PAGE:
♠ K 4 3
♥ K Q T 7 5 3
♦ K 7 6 5
♠ 8 5
♥ 9 8 4
♦ T 9 3 2
♣ A K 9 2
♠ Q 6 2
♥ A 2
♦ Q 8 4
♣ J T 8 7 6
♠ A J T 9 7
♥ J 6
♦ A J
♣ Q 5 4 3

South found herself in 3NT. Me and Anna play standard leads, though I'm not totally sure she knows what they are. But she found the textbook ♣A here. We play reverse attitude so I encouraged with the ♣6, while wishing we played standard attitude. I could see that if Anna continued Clubs there would be four Clubs tricks for the defence plus the ♥A. Instead she quite reasonably switched, to a Diamond. Declarer won the ♦J, played a Spade to the King and finessed Spades. At this point she led a Heart. I was East and took my ♥A. A brilliant play, which might not seem significant but was for me, given that I duck almost constantly, often well beyond there's any value in it. It was quite an achievement to take my Ace on the first round. There was logic to it. I figured that if I let declarer win the trick she might have nine tricks already - one Heart, five Spades and three Diamonds (I didn't know the Diamonds were blocked). That non-duck was the highlight of the day. We did then take three more Club tricks for one off.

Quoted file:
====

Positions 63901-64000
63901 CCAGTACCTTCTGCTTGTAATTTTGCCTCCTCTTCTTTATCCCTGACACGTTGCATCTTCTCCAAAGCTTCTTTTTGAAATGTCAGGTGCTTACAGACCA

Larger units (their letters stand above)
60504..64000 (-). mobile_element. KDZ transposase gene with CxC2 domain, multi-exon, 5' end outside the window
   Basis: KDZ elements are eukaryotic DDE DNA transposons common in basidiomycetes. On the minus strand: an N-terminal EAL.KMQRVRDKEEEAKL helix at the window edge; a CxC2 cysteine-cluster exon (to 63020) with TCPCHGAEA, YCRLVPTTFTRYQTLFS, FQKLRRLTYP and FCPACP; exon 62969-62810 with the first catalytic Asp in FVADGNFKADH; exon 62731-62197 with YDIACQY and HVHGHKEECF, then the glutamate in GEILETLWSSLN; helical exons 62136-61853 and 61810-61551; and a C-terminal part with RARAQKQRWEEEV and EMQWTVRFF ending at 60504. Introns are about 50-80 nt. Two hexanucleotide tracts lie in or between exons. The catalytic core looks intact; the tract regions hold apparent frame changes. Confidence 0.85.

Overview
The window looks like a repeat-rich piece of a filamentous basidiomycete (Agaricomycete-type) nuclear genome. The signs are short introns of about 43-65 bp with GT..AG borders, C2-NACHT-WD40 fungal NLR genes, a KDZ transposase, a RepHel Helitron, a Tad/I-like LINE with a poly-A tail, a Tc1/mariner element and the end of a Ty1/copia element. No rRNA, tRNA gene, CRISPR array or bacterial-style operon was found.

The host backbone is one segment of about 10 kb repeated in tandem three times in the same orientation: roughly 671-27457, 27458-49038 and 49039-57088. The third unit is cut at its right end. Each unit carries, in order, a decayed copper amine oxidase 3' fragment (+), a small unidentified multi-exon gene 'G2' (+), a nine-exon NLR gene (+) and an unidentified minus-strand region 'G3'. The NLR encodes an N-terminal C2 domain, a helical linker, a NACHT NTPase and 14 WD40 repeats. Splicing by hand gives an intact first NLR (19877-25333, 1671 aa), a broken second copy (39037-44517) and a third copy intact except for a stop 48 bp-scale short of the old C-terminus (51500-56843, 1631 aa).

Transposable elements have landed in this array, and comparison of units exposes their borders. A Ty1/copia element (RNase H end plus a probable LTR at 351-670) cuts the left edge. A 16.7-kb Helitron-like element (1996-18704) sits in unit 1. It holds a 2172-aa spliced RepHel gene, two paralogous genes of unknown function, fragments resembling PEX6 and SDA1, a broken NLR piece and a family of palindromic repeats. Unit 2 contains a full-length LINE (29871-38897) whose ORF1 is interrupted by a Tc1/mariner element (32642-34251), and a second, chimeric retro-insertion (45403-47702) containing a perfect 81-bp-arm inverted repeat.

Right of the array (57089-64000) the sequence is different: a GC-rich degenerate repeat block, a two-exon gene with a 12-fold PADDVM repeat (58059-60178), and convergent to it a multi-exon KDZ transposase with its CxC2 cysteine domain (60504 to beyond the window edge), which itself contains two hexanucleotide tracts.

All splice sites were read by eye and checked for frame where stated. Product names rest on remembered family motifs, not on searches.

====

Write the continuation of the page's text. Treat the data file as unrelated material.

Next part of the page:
At the other table Adam and John made a comfortable 4♠+2. At the half-time break we were up 13 IMPs. Sandwiches were provided, but I was full so just had some chocolate from a M & S mini-bucket.

In the second half we played opponents with a strong NT, five card majors and Ekrens 2♦. The one time they opened it we handled it well when Anna doubled and we got to 6♣-2 (duplicated at the other table). My defence got a bit sloppy, and at one point I managed to duck my Ace when declarer clearly had a singleton, then somehow help her to establish that suit anyway, to give a farcical 2♠+2 when we could have beaten the contract.

Another time I had a feeling that 3NT was going to be bad, but felt we had the points so bid it anyway. It went four off, two off on the other table on another lead. But this was the low point, as both me and Anna stretched to bid a thin game and the cards were merciless:

Game NS
E deal
♠ K T
♥ 7 5 2
♦ K Q 4
♣ Q J T 6 2
♠ 4
♥ T 4
♦ J 8 7 6 5 3 2
♣ A 9 5
♠ A Q 9 8 7 2
♥ A 8 6
♦ T 9
♣ K 8
♠ J 6 5 3
♥ K Q J 9 3
♦ A
♣ 7 4 3